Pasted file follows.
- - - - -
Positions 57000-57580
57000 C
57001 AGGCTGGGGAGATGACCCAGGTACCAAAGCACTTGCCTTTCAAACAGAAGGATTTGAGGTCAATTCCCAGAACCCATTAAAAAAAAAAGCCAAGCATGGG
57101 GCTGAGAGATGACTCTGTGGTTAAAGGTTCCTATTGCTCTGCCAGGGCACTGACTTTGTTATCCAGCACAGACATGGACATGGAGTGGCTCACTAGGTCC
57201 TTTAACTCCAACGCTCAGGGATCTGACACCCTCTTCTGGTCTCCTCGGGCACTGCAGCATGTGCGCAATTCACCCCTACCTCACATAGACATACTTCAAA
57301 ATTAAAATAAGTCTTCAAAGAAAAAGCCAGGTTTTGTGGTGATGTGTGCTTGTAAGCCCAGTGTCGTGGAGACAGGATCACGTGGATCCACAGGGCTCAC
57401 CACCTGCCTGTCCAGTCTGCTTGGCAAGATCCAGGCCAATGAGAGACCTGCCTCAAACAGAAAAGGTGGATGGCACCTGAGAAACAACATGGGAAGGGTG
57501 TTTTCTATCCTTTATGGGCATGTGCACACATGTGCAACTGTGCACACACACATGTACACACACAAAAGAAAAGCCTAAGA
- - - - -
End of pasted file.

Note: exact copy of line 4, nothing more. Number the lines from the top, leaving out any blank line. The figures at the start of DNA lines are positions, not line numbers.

57101 GCTGAGAGATGACTCTGTGGTTAAAGGTTCCTATTGCTCTGCCAGGGCACTGACTTTGTTATCCAGCACAGACATGGACATGGAGTGGCTCACTAGGTCC